Don’t look for seismic crew members to be scrambling to find work anytime soon.
Indeed, the future for the entire oil field services sector is looking mighty bright.
“I believe the oil field services cycle we’re in – which includes everything – is a long cycle,” said Bob Peebler, president and CEO at ION (nee I/0). “We’re well into the cycle, but I won’t be surprised to see it last well into the next decade, if not further.”
Supporting this line of thought is the premise that the demand for oil and gas will continue to increase during that period, driven mainly by developing countries.
“The only offset I can see is a clear move over time with higher prices due to conservation,” Peebler said. “The ‘green’ movement reinforces that, but we need that.
“We need all we can muster to deal with the combination of the decline curve of reserves and the increase in demand from developing countries,” he noted. “It looks like we’ll likely be struggling for some time to try to keep up with demand.”
The Impact of NOCs
The national oil companies (NOCs) play a key role in expected continuing demand in many countries.
China, for instance, has appeared to be sensitive not so much to prices as to its own energy needs. The country is a net importer of energy and also has its own domestic issues of pollution. This means it’s keen on having more cleaner-burning natural gas, in addition to securing energy supplies for its economy.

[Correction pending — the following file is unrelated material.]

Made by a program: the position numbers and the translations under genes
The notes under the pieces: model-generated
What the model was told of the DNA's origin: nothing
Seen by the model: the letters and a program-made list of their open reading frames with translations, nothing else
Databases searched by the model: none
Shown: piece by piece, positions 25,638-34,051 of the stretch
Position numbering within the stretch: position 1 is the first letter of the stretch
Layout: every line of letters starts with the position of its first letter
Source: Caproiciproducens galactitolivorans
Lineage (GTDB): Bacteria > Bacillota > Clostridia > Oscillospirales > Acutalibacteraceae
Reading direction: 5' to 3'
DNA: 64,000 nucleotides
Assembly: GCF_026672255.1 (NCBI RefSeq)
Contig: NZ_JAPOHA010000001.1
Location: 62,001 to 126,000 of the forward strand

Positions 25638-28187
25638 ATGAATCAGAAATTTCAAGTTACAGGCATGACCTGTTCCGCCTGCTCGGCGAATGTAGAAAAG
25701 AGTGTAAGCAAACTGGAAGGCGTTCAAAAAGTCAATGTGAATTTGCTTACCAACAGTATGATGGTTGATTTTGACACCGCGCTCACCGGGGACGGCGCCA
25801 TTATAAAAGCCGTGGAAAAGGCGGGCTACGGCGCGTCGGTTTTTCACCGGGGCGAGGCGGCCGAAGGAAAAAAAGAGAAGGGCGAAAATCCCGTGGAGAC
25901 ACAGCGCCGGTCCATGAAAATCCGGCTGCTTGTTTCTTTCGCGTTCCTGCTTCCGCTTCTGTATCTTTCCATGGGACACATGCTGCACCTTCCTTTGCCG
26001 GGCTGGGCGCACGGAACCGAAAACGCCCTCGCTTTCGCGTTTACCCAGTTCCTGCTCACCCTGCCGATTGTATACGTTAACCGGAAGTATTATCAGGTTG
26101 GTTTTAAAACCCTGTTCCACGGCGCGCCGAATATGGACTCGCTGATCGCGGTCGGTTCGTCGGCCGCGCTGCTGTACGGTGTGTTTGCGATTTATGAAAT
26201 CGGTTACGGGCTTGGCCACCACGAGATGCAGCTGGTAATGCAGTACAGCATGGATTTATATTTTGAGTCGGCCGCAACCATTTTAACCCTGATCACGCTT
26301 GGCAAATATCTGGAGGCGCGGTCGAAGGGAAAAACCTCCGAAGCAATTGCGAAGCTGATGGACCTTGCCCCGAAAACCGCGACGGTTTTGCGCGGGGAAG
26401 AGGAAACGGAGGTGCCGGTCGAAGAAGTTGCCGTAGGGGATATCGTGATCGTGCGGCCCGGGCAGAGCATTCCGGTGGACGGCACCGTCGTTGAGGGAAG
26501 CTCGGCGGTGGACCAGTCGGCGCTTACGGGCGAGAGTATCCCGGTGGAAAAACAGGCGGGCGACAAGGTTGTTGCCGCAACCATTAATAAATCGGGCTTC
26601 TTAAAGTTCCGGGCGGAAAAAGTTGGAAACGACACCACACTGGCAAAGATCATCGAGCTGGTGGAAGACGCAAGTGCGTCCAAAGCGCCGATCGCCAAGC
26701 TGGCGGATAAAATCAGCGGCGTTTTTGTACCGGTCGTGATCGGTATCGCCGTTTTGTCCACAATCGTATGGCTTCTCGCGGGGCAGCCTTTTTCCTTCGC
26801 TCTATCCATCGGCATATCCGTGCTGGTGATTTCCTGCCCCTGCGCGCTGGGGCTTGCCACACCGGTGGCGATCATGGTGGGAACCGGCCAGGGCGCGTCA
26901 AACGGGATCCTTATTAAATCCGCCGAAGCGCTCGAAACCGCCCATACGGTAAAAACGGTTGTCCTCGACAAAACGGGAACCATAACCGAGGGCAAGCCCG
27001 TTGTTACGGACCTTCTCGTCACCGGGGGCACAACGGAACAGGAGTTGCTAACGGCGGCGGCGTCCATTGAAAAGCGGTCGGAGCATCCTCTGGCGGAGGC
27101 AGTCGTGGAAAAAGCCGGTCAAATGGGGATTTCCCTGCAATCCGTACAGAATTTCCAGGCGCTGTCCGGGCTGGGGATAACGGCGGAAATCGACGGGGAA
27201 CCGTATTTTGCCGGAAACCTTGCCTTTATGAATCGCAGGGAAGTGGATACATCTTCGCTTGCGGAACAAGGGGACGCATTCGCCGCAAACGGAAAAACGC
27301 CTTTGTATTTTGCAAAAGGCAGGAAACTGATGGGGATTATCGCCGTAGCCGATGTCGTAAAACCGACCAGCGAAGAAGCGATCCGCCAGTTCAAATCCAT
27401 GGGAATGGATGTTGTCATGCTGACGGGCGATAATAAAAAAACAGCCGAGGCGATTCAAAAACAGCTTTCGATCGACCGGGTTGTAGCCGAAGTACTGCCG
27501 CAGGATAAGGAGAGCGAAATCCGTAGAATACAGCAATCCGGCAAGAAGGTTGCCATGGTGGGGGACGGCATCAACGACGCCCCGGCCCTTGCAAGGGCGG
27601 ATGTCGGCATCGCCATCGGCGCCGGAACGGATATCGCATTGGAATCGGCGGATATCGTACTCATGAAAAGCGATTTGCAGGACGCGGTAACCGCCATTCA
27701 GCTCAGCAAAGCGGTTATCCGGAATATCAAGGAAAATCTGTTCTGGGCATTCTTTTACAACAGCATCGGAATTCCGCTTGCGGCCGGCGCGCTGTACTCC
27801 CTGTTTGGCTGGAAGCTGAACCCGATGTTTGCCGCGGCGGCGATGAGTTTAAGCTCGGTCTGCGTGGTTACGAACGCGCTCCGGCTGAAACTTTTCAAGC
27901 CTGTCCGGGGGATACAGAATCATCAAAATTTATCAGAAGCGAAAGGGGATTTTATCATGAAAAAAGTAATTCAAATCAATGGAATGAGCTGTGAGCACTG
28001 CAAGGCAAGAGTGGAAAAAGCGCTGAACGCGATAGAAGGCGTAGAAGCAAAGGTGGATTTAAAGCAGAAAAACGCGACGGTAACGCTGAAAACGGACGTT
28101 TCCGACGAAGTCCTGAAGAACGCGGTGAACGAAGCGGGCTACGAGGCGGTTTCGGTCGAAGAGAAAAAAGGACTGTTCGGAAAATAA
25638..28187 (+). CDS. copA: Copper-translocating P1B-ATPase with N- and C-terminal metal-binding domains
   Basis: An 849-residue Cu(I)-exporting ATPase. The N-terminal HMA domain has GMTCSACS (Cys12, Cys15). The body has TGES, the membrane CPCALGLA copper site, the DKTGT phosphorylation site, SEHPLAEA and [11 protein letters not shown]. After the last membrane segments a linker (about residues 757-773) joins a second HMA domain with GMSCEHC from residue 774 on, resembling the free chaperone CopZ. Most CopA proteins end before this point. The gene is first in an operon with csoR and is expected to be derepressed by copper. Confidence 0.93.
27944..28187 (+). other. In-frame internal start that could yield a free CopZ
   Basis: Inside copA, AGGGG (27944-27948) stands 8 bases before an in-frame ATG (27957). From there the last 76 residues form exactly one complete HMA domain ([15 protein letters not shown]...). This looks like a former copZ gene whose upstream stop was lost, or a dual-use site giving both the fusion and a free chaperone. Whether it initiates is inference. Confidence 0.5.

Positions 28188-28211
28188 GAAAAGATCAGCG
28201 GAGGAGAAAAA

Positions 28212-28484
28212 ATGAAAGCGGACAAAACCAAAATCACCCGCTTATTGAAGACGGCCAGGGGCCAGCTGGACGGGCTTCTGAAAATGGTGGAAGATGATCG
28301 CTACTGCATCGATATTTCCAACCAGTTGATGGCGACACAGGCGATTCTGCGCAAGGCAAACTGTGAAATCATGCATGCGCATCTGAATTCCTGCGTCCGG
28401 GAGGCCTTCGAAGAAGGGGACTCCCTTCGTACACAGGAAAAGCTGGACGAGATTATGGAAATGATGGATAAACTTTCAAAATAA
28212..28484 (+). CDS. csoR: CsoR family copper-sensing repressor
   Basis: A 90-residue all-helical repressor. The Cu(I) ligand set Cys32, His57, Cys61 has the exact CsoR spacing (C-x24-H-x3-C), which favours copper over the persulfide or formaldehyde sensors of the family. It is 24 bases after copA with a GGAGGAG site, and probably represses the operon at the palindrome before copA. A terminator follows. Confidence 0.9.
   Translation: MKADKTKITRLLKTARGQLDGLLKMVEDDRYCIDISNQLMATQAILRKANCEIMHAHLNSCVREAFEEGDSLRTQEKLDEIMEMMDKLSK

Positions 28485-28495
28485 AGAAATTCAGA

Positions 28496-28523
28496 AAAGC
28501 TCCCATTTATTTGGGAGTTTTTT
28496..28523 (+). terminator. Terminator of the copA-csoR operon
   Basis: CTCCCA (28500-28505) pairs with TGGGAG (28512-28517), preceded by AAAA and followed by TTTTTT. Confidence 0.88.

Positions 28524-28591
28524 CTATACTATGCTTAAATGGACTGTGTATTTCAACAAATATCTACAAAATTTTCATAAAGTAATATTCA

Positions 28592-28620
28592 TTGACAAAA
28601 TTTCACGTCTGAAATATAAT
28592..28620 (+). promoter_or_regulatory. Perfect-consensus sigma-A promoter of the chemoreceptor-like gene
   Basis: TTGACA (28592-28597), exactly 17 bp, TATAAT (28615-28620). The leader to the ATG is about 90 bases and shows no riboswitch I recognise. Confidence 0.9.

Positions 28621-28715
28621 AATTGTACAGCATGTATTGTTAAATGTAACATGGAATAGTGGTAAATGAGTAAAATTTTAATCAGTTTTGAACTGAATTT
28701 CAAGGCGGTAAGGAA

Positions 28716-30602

“Countries like China are not so much worried about quarter-by-quarter stock prices,” Peebler said, “they’re worried about country energy supply – and since their oil companies are NOCs and even their contractors, they’re pretty much driven by this agenda versus short-term price swings.
“That’s the case for many of the NOCs, and I think we’ll see the NOCs driving the universe a lot more than the IOCs (independent oil companies).”
Peebler views the current lengthy oilfield services cycle as being a two-phase scenario.
He noted we’re close to the end of the first phase, which is characterized by a kick-up in activity, which drives demand and ultimately leads to shortages and huge price appreciation.
As a result, the folks in the supply boat business, cementing, drilling and even the seismic vessel business have seen considerable revenue and earnings increases.
“We’re sort of coming to the end of this part of the cycle,” Peebler said, “because now it’s been long enough, you have capacity coming into the market.”